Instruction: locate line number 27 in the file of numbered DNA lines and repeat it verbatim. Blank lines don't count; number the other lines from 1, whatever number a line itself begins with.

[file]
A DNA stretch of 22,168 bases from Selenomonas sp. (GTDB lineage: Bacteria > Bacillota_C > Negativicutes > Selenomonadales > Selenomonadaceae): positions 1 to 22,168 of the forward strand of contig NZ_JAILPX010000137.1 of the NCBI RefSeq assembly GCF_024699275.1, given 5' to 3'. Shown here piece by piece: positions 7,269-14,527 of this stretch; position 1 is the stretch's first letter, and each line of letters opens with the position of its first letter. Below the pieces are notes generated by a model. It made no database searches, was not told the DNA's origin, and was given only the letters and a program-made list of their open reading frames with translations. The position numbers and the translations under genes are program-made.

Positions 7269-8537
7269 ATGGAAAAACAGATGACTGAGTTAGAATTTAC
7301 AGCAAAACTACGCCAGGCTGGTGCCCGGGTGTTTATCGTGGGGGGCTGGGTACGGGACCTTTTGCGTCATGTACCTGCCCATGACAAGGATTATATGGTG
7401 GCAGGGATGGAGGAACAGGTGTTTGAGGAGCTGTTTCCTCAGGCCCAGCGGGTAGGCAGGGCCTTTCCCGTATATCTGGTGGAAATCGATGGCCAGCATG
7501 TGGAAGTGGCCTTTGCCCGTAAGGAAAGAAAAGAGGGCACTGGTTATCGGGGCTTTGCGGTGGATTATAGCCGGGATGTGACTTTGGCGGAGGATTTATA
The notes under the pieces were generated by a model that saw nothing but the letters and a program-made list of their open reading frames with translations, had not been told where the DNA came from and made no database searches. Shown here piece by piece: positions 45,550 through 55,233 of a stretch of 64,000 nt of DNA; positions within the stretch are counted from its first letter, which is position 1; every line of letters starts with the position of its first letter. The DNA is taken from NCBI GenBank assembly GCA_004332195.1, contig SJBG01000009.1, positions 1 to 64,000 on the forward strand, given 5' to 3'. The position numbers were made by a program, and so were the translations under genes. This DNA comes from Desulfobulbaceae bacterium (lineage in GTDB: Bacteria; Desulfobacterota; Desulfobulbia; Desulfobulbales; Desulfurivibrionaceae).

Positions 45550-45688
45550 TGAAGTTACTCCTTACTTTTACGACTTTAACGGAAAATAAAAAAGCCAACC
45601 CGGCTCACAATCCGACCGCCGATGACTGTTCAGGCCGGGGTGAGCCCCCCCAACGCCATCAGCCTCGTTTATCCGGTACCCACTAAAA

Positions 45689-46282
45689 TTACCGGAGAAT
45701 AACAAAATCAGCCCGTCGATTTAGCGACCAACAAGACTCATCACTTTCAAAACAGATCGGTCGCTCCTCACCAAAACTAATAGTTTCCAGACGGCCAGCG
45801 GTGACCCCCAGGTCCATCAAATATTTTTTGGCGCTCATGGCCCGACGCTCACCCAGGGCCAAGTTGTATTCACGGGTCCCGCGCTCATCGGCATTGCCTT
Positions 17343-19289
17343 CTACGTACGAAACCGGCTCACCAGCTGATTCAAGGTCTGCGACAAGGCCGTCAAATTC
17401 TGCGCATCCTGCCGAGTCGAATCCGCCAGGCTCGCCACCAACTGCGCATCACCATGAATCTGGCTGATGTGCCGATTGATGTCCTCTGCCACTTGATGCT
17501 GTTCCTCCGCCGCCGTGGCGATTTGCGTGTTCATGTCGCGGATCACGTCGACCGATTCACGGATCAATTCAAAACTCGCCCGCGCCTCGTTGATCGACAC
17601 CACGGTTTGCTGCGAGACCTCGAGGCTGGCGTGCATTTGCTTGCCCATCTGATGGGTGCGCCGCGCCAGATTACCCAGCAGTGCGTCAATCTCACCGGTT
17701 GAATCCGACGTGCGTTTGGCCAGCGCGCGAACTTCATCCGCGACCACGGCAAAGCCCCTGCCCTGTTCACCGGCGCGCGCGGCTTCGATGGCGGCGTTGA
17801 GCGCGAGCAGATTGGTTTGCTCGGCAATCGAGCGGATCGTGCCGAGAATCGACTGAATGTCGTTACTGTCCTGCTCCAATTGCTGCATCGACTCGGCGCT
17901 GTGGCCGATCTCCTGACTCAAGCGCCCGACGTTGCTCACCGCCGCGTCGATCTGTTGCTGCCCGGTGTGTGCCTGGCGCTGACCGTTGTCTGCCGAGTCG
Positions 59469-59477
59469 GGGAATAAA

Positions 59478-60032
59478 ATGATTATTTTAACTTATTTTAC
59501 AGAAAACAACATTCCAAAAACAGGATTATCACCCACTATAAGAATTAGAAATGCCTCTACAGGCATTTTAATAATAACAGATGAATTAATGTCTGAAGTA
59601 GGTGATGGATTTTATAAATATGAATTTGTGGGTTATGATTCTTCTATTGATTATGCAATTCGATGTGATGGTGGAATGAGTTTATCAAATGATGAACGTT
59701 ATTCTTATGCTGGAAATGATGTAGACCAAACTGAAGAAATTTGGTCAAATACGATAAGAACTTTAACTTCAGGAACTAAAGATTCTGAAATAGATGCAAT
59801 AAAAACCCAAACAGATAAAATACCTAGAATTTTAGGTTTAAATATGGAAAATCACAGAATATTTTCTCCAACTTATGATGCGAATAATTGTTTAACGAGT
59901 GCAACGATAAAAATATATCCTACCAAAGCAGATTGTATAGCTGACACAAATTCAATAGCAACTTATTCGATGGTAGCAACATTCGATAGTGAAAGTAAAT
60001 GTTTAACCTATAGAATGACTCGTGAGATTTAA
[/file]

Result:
59501 AGAAAACAACATTCCAAAAACAGGATTATCACCCACTATAAGAATTAGAAATGCCTCTACAGGCATTTTAATAATAACAGATGAATTAATGTCTGAAGTA